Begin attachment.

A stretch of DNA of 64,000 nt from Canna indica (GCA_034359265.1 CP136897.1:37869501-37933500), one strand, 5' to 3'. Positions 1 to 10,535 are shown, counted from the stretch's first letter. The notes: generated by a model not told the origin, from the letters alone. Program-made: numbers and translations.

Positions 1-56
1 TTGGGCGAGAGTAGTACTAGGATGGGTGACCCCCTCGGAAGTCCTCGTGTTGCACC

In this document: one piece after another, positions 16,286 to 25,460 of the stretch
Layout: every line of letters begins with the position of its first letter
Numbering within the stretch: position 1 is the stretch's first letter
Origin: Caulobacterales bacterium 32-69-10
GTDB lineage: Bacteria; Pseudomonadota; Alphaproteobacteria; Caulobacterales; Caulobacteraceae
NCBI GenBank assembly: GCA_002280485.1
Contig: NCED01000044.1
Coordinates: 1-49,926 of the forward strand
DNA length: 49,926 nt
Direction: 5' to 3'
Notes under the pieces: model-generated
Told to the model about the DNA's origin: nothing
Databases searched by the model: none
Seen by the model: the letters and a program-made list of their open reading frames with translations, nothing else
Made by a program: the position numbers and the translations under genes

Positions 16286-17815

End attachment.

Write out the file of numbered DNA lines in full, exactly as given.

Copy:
A stretch of DNA of 64,000 nt from Canna indica (GCA_034359265.1 CP136897.1:37869501-37933500), one strand, 5' to 3'. Positions 1 to 10,535 are shown, counted from the stretch's first letter. The notes: generated by a model not told the origin, from the letters alone. Program-made: numbers and translations.

Positions 1-56
1 TTGGGCGAGAGTAGTACTAGGATGGGTGACCCCCTCGGAAGTCCTCGTGTTGCACC

In this document: one piece after another, positions 16,286 to 25,460 of the stretch
Layout: every line of letters begins with the position of its first letter
Numbering within the stretch: position 1 is the stretch's first letter
Origin: Caulobacterales bacterium 32-69-10
GTDB lineage: Bacteria; Pseudomonadota; Alphaproteobacteria; Caulobacterales; Caulobacteraceae
NCBI GenBank assembly: GCA_002280485.1
Contig: NCED01000044.1
Coordinates: 1-49,926 of the forward strand
DNA length: 49,926 nt
Direction: 5' to 3'
Notes under the pieces: model-generated
Told to the model about the DNA's origin: nothing
Databases searched by the model: none
Seen by the model: the letters and a program-made list of their open reading frames with translations, nothing else
Made by a program: the position numbers and the translations under genes

Positions 16286-17815